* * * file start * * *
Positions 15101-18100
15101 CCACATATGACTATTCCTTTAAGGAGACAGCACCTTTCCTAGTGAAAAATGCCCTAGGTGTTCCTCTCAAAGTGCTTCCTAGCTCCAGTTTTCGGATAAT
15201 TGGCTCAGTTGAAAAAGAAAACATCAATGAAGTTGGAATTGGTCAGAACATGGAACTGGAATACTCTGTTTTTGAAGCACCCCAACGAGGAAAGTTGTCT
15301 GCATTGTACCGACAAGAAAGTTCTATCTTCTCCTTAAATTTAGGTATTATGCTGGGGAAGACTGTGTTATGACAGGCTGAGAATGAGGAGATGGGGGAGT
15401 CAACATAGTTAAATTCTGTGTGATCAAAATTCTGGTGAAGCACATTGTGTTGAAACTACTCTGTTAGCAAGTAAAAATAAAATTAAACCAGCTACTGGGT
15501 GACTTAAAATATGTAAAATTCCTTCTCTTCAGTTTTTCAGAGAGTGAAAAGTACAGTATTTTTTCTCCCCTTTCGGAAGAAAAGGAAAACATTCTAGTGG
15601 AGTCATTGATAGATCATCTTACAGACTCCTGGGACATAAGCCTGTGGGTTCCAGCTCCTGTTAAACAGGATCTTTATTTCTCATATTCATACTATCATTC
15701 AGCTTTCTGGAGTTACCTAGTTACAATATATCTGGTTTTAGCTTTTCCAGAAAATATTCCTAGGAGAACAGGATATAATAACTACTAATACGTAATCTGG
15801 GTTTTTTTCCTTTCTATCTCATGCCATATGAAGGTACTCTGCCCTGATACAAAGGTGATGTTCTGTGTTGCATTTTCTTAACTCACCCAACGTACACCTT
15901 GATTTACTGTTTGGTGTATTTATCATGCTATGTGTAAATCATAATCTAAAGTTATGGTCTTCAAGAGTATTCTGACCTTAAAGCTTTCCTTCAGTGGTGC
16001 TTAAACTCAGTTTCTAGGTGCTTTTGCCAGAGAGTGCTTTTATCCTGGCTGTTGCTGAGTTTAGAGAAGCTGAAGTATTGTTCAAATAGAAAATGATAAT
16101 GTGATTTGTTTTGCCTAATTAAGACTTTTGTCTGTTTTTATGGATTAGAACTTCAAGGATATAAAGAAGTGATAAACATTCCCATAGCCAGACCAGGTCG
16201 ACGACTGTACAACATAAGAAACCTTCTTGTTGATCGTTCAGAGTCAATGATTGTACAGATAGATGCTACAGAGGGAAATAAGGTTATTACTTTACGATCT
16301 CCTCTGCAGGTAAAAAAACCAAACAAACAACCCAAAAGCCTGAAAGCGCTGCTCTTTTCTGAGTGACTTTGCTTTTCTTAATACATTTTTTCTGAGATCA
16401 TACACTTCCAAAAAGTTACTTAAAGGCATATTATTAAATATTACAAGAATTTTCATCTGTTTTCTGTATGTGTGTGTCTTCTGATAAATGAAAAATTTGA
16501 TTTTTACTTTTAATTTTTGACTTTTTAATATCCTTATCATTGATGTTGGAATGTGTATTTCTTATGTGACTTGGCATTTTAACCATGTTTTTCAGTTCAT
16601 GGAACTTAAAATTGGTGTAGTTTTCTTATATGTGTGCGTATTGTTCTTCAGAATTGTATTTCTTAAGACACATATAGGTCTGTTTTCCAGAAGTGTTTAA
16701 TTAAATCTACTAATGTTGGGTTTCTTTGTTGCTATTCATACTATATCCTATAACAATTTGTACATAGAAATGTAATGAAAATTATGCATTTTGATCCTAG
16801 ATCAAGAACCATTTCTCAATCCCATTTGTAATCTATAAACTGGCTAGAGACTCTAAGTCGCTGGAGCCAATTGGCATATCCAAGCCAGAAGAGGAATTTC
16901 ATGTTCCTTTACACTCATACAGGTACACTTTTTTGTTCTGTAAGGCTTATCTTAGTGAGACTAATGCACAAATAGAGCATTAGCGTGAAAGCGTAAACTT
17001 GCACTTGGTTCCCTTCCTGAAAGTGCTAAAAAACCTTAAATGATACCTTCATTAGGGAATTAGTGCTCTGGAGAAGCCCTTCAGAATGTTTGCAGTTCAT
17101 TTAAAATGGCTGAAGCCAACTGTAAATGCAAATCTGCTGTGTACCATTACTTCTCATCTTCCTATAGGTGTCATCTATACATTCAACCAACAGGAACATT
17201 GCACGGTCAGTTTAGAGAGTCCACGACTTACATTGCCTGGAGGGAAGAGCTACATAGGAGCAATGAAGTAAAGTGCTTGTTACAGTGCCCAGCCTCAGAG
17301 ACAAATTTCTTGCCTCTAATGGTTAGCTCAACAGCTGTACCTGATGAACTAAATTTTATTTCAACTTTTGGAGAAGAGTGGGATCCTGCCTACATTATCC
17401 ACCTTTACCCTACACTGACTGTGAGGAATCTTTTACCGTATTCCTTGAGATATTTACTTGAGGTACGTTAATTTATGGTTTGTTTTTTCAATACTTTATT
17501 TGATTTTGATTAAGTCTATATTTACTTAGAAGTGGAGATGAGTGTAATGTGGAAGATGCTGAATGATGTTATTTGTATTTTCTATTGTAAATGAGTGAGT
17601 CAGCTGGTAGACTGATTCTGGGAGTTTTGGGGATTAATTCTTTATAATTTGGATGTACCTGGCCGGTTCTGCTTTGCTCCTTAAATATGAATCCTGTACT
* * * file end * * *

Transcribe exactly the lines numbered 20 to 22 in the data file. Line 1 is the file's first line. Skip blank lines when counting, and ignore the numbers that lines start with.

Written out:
16901 ATGTTCCTTTACACTCATACAGGTACACTTTTTTGTTCTGTAAGGCTTATCTTAGTGAGACTAATGCACAAATAGAGCATTAGCGTGAAAGCGTAAACTT
17001 GCACTTGGTTCCCTTCCTGAAAGTGCTAAAAAACCTTAAATGATACCTTCATTAGGGAATTAGTGCTCTGGAGAAGCCCTTCAGAATGTTTGCAGTTCAT
17101 TTAAAATGGCTGAAGCCAACTGTAAATGCAAATCTGCTGTGTACCATTACTTCTCATCTTCCTATAGGTGTCATCTATACATTCAACCAACAGGAACATT